Stephen Centrella, 2019. "The granulite- to eclogite- and amphibolite-facies transition: a volume and mass transfer study in the Lindås Nappe, Bergen Arcs, west Norway", Metamorphic Geology: Microscale to Mountain Belts, Silvio Ferrero, Pierre Lanari, Philippe Goncalves, Eugene G. Grosch
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This study is focused on a specific outcrop in the Bergen Arcs, Norway where the transition between dry granulite and the hydrated eclogite and amphibolite is exposed. In this outcrop the foliation in the granulite is continuous as it passes through eclogite- and amphibolite-facies rocks, presenting a challenge to understanding the nature of these spatial relationships. Although there is no major change in the bulk chemical composition of all three metamorphic-facies rocks, the loss of ignition (LOI) content increases from granulite to the eclogite and to the amphibolite. During hydration and metamorphism, the density changes from c. 3 g cm−3 for the anorthositic granulite to 3.2 g cm−3 for the eclogite, and 2.75 g cm−3 for the amphibolite. Based on the mass balance equation, eclogitization of the granulite shows a reduction of volume of c. 3% whereas amphibolitization of the granulite gains c. 5% in volume. By assuming equilibrium, modelling the phase equilibria provides estimates of the amount of fluid necessary to form the eclogite and the amphibolite assemblages. Results show that both assemblages can be stable at similar temperature and a similar fluid composition but differ in pressure by c. 10 kbar. This study suggests that the stress generated during hydration of the granulite may influence the local mineral assemblage equilibrium.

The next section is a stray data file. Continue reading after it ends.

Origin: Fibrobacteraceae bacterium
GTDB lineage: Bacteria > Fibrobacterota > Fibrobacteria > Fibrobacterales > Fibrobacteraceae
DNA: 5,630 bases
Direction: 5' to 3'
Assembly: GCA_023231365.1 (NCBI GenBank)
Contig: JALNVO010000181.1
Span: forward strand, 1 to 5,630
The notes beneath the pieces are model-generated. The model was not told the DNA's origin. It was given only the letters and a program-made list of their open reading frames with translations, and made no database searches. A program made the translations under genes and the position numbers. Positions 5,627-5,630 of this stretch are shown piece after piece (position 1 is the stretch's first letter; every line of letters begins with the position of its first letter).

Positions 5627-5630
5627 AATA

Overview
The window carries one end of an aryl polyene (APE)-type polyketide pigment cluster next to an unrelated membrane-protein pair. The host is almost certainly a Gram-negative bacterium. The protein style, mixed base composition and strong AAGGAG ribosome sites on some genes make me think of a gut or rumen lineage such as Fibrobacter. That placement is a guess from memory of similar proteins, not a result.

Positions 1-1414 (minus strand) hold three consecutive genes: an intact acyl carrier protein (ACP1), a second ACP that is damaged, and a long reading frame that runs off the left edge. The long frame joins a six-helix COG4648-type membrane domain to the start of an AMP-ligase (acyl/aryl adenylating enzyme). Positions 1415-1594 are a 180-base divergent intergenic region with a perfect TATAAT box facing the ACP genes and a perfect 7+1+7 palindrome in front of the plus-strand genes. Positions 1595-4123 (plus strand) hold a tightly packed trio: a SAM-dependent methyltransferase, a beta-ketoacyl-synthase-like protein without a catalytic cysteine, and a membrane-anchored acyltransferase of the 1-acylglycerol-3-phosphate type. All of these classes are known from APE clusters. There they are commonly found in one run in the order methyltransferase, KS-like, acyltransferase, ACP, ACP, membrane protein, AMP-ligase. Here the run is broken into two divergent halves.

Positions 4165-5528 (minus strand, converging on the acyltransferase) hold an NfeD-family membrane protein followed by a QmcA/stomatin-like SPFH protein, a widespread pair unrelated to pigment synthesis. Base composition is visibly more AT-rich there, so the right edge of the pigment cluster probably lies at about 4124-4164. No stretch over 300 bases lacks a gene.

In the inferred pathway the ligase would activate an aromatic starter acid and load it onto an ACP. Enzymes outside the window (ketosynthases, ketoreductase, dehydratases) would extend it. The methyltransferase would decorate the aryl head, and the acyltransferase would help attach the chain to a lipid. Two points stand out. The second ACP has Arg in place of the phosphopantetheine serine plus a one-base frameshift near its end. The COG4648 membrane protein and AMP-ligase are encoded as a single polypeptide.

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Metamorphic Geology: Microscale to Mountain Belts
CONTAINS OPEN ACCESS
In Earth evolution, mountain belts are the loci of crustal growth, reworking and recycling. These crustal-scale processes are unravelled through microscale investigations of textures and mineral assemblages of metamorphic rocks. Multiple episodes of metamorphism, re-equilibration and deformation, however, generally produce a complex and tightly interwoven pattern of microstructures and assemblages. Over the last two decades, the combination of advanced computing and technological capabilities with new concepts has provided a vast array of novel petrological tools and high-resolution/high-sensitivity techniques for microanalysis and imaging. Such novel approaches are proving fundamental to untangling the enigma represented by metamorphism with an unprecedented level of detail and confidence. As a result, the first decade and a half of this century has already seen the tumultuous development of new research avenues in metamorphic petrology. This book aims to provide a timely overview of the state of the art of this field, of newly developed petrological techniques, future advancements and significant new case studies.